Asia stocks hit by China COVID risk, Berkshire buying helps Japan

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Investing.com– Most Asian stocks tumbled on Monday, with Chinese markets losing the most as a record-high jump in COVID cases dented sentiment, although Japan’s main index traded flat as hedge fund Berkshire Hathaway raised its stake in the country’s top trading houses.

China’s blue-chip Shanghai Shenzhen CSI 300 index slumped 1.3%, while the Shanghai Composite index lost 0.8% as several cities in the country logged record-high spikes in daily COVID-19 cases.

This also saw the introduction of new lockdown measures in several economic hubs, including Beijing and Shanghai.

The rising caseload, coupled with a series of weak Chinese economic readings last week drove speculation over a renewed slowdown in the country, which bodes poorly for countries with heavy trade exposure to Beijing. Hong Kong’s Hang Seng index plummeted 2%, extending losses into a fourth straight session.

South Korea’s KOSPI index fell 1.2%, while Australia’s S&P/ASX 200 index lost 0.1%. Rising COVID-19 cases in China undercut recent optimism over the potential scaling back of the country’s strict zero-COVID policy, despite an increasing amount of public ire towards the policy.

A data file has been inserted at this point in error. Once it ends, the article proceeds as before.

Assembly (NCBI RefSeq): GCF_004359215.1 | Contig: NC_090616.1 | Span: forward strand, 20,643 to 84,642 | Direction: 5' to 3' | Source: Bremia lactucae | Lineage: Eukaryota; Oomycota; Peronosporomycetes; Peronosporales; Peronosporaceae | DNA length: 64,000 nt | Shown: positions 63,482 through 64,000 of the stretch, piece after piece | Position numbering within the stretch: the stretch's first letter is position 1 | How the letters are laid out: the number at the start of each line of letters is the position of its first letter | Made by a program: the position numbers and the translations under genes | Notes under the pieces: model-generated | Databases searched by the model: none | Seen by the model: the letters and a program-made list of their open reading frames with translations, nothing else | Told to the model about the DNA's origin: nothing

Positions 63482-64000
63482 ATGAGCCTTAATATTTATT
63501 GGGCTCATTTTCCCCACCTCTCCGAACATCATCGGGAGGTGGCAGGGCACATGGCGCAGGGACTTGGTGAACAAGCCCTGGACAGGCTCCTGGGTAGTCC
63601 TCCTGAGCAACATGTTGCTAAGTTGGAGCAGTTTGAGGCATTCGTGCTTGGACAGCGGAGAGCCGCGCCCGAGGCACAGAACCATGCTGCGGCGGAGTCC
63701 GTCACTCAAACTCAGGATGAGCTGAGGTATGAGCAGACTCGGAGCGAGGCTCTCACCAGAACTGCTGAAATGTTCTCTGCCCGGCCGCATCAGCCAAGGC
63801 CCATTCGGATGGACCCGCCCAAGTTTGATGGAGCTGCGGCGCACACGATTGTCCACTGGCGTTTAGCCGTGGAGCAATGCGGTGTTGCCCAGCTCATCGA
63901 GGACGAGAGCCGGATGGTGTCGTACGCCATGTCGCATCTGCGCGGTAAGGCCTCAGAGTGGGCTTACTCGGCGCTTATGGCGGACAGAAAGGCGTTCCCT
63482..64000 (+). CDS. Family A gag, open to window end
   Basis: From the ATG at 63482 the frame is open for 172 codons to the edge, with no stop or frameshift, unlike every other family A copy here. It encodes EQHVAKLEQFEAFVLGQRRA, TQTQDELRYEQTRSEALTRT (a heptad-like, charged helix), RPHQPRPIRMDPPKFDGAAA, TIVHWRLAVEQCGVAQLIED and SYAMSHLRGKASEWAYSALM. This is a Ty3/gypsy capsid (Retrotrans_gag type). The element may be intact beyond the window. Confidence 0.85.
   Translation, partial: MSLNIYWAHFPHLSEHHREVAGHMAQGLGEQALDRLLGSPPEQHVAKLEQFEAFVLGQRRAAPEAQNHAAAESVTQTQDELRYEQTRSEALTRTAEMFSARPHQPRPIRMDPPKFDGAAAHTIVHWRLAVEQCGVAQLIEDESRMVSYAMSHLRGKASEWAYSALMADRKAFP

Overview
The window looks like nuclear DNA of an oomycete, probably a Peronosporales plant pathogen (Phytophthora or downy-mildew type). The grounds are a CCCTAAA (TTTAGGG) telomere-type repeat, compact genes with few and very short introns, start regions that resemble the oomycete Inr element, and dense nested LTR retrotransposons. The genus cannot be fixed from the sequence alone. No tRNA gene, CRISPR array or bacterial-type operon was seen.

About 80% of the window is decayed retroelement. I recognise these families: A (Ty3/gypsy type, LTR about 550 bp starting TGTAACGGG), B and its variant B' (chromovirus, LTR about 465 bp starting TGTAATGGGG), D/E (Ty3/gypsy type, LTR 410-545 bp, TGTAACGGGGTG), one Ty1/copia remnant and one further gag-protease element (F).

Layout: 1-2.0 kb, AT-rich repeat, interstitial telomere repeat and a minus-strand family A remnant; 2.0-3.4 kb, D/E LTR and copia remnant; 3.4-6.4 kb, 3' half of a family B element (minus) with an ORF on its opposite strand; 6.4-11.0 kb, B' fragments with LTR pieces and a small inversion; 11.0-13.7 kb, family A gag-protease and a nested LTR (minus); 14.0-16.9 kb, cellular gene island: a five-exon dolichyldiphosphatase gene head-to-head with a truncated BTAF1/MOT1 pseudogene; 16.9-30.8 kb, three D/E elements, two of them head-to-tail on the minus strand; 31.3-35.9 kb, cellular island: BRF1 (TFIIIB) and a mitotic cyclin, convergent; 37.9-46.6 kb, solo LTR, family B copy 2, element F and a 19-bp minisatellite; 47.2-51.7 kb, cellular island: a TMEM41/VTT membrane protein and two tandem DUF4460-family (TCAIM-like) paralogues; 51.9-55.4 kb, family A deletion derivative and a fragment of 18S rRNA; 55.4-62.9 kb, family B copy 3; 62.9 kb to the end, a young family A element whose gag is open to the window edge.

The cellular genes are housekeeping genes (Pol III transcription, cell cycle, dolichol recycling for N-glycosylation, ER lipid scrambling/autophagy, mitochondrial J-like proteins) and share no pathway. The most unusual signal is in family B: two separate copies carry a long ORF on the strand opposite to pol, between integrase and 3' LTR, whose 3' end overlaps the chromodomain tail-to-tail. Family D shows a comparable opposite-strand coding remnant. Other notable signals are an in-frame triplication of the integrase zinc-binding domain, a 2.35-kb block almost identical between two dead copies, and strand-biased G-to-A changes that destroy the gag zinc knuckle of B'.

Japan’s Nikkei 225 index fell the least among its peers on Monday, after billionaire Warren Buffet’s Berkshire Hathaway (NYSE:BRKa) raised its stake in the country’s five biggest trading houses.

Shares of Mitsubishi Corp. (TYO:8058), Mitsui & Co., Ltd. (TYO:8031), Itochu Corp. (TYO:8001), Marubeni Corp. (TYO:8002), and Sumitomo Corp. (TYO:8053) jumped between 0.3% and 2.4% after the world’s largest hedge fund upped its holdings in each firm by at least 1%.

Shares of the five trading houses have vastly outperformed the Japanese benchmark this year, logging double-digit gains while the Nikkei fell 3%.

Broader Asian markets fell amid jitters over China. Uncertainty over the path of U.S. monetary policy also weighed on regional assets, as investors awaited more cues from the minutes of the Federal Reserve’s November meeting due later this week.

While the central bank is expected to raise interest rates by a relatively smaller 50 basis points in December, some Fed officials warned that it could raise interest rates for longer than expected. Such a scenario is expected to be negative for Asian stocks, which logged heavy losses this year as the central bank began raising rates sharply.

Malaysian stocks fell the most in Southeast Asia, down 1.4% amid uncertainty over the outcome of the country’s recent general election. While former Prime Minister Muhyiddin Yassin said his party has enough votes to form a government, the election commission said Malaysia faces its first hung parliament in history.

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